Fierstein has donned the wig and dress as Edna more than 1,000 times and says he first prepared for the role by following women around at the mall. While both Fierstein and Edna are firecrackers in their own right, he couldn’t help but feel the gender difference.
“I do love that nurturing side of Edna, and I love being around the cast and the kids that way,” Fierstein says. “And I adore her. But there’s a sadness about her that I love too. I’ve always been an overweight person, and to be an overweight woman is different than being an overweight man.”
Grande and Kristin Chenoweth also felt the weight of the timing of the musical and the election. Grande plays Penny Pingleton, Tracy Turnblad’s friend who falls for a black boy named Seaweed, played by Ephraim Sykes of “Hamilton.” Grande, a “Hairspray” super fan, can hardly contain her excitement about taking on her dream role of Penny. Meanwhile Chenoweth is Velma Von Tussle, the show’s racist antagonist. Chenoweth, a veteran Broadway performer, is more quietly understated about her role but her eyes light up when discussing the show’s significance.
While their onscreen relationship couldn’t be further apart, the pair couldn’t have been closer offset, often seen walking arm and arm together.
“I love her like she’s my own kid,” Chenoweth says of Grande.
For these songstresses “Hairspray Live!” airing in a post-Trump world had to happen.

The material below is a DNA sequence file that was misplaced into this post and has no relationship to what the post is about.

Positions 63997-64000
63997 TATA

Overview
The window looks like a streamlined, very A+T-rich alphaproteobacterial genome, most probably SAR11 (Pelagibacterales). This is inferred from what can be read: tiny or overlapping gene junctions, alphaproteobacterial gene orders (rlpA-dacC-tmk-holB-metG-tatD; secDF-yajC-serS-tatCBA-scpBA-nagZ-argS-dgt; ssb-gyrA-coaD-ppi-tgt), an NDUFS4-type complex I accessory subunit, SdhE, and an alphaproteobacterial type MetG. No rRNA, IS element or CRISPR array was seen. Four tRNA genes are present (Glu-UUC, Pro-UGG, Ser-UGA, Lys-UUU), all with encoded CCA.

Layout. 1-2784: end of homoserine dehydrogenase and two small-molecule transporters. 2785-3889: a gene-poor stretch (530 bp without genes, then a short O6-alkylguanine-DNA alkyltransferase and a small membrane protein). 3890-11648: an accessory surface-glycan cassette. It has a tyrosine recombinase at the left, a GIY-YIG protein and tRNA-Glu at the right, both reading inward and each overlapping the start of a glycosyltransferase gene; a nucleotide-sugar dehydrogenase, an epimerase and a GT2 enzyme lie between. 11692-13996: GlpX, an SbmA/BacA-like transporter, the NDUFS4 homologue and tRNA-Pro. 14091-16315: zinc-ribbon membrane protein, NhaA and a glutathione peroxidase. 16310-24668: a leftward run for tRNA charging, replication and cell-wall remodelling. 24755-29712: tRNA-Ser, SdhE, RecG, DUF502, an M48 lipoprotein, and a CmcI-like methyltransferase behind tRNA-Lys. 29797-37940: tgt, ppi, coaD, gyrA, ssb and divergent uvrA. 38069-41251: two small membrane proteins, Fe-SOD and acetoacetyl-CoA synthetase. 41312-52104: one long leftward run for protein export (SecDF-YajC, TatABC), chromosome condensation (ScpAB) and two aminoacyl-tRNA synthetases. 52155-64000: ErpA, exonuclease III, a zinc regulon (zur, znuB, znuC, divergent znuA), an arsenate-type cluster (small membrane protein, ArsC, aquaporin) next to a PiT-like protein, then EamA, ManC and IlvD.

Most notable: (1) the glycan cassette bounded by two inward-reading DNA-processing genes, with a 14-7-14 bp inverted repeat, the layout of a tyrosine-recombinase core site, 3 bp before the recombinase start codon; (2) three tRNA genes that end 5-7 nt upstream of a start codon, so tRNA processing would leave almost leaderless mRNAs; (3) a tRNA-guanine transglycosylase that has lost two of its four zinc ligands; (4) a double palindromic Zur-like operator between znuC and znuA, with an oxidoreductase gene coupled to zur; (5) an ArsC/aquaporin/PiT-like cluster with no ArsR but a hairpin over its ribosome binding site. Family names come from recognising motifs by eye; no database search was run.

“I think it’s cosmic,” Grande says. “I think it was meant to be. I think the universe had a plan and was like, ‘OK, we need to show these people something uplifting but that will also make you get the point.’ It’s a beautiful show. It’s touching.”
Chenoweth agrees and said her role as an LGBT ally is all the more important.
“It’s interesting being a person — not to get weird — a person of faith, a woman in show business in the 21st century. I guess I have to keep saying those words right there. Because to me, whatever God is to us, we have to be. God is love. And it seems like the opposite of that happens a lot. Instead of acceptance and love, not tolerance, acceptance. That’s my message,” Chenoweth says.
Grande and Jennifer Hudson (Motormouth Maybelle) will be giving “Hairspray” their own twist by singing “Come So Far,” written by Marc Shaiman and Scott Wittman. The song appeared in the 2007 movie version. Both Grande and Hudson admit they are excited for the duet. While “Come So Far” is an upbeat tune, Grande and Chenoweth say “I Know Where I’ve Been,” sung by Hudson inside Motormouth Records, is an emotional rollercoaster.
This isn’t Hudson’s first time in a period musical. However, the mental preparation involved is completely different.
“When I was doing ‘Dreamgirls,’ I had to go back and look at what was happening in the ‘60s,” Hudson says. “I don’t find myself having to do that now. It’s like, turn on the news. It helps us in a way because now we can relate in this day and age. I think it gives the story that much more power and meaning. To us, this is normal. But now, we won’t necessarily see it that way.”
During a panel discussion with the creative team, moderator Dave Karger asked why “now is a good time for ‘Hairspray.’”